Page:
The first and most well-known challenge is the limitations of chatbots in the natural language processing and predictive analysis, which led a Bloomberg reporter to coin the phrase saying that chatbots are our newest, dumbest co-wokers. However, this inconvenience is likely to be resolved in the coming years, as these technologies evolve.

“Chatbots Are Your Newest, Dumbest Co-Workers.”

Source: Bloomberg

2. Capability to give advice and the responsibility of chatbots

Another challenge arises from the fact that if every entity has their own chatbot, its ability to advise us financially would be limited, as it will lack information regarding the services, accounts or cards that we have contracted with other banks. This means that it will be necessary to develop transversal chatbots for the entire sector. The problem in this sense is that, in addition to the difficult consensus that its launch would require, it would also have another drawback: who would be responsible in case the advice a chatbot gives is wrong?

3. Will chatbots arrive in time to replace apps?

A third challenge is the widespread use of chatbots as a substitute for apps: a trend that many have been quick to advocate for, but does not yet have an empirical base, in a time when mobile apps continue to be the prefered route for the majority of users to purchase products and contract services.

4. Lack of speed in the necessary regulatory changes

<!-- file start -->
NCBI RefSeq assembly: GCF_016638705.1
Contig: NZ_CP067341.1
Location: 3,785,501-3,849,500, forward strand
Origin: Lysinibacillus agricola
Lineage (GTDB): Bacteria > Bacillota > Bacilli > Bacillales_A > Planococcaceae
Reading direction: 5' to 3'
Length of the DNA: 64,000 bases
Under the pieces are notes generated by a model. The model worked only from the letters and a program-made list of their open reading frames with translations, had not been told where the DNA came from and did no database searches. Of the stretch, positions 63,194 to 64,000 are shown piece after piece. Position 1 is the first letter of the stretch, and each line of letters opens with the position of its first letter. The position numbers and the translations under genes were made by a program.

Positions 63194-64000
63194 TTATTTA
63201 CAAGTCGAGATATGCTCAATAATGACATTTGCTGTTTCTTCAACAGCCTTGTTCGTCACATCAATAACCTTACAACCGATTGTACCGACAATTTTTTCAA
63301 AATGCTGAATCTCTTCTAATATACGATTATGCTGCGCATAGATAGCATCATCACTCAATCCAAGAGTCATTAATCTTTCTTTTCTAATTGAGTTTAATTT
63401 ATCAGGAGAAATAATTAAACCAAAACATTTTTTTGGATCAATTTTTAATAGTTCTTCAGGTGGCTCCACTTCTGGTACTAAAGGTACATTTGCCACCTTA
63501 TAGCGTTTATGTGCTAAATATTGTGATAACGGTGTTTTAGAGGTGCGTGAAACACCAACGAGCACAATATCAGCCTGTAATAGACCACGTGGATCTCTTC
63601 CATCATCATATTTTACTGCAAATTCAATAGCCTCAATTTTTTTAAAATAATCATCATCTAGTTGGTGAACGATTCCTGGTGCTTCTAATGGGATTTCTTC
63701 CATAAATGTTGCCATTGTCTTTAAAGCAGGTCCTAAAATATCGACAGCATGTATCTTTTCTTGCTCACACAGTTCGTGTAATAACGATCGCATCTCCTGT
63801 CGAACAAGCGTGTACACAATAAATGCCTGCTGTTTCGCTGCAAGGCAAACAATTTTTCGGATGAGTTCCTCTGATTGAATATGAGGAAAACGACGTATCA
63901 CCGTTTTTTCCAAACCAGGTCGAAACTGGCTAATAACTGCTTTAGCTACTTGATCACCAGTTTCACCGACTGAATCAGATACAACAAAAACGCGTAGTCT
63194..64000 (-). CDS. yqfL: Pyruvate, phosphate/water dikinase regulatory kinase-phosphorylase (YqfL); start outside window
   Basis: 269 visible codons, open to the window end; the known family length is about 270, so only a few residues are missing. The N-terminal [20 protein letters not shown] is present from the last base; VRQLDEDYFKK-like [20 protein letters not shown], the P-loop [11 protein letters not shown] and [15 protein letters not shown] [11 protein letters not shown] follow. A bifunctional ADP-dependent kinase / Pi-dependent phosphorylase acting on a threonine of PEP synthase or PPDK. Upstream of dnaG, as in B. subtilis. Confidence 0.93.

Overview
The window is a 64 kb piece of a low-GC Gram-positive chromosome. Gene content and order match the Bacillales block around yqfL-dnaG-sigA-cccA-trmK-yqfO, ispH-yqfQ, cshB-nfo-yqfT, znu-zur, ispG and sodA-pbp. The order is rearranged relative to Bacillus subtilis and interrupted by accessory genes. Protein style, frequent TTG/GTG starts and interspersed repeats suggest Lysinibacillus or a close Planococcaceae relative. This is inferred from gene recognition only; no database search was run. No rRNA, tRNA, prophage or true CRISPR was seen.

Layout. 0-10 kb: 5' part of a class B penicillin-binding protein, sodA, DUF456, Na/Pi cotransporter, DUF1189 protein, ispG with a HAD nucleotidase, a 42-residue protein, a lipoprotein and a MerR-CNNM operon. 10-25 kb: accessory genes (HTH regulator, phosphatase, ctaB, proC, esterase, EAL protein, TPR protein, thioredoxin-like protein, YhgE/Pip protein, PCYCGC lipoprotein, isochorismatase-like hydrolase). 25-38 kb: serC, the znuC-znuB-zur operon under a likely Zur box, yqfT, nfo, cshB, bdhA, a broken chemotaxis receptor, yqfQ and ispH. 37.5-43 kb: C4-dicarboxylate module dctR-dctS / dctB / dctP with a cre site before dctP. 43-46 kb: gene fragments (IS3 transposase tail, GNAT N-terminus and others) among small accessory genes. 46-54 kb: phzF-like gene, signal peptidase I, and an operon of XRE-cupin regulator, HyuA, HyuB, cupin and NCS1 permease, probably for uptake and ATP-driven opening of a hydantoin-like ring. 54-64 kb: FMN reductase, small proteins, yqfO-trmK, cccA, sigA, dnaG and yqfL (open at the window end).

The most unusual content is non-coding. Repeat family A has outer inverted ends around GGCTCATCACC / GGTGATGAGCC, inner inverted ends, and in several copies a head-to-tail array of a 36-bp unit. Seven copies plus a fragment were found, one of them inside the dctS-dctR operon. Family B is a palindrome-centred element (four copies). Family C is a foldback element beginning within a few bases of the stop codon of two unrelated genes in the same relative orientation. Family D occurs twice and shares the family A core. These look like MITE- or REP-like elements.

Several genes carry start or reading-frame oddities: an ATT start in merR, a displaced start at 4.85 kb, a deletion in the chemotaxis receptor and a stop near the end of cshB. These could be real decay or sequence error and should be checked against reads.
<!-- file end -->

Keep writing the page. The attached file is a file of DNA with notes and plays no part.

And lastly, we cannot forget that just as in other areas where technology is called to play a disruptive role, the revolution of chatbots in the banking sector must go hand in hand with profound regulatory changes. And we all know that these kinds of changes always lag behind the progress of innovation.

The future of bots in the banking sector

Regarding the future of the use of chatbots in the banking sector, in addition to a greater capacity for predictive analysis and natural language processing, it is expected that:

  • They will become increasingly specialized consultants, going beyond just sharing recommendations to providing greater informed advice on how to achieve larger savings, such as advising on what assets to invest.
  • They will achieve the greater dominance that many predict - including Sundar Pichai, CEO of Google– and replace not only the classic automated emails sent from the customer service department, but the use of apps to conduct banking.

    “Over time, the computer itself — whatever its form factor — will be an intelligent assistant helping you through your day. We will move from mobile first to an AI first world.”

    – Sundar Pichai, CEO, Google

    Fuente: Y Media Labs - Using Chat Bots in the Banking Industry: 12 Opportunities and Challenges for 2017

  • And in the long run, they will completely replace customer service centers and reach more and more customers - including those with low income levels who, nevertheless, have and use banking accounts and cards frequently.

This post is also available in Spanish.

Download Whitepaper 


Topics: Finance & Insurance

Blog Subscription

Recent Posts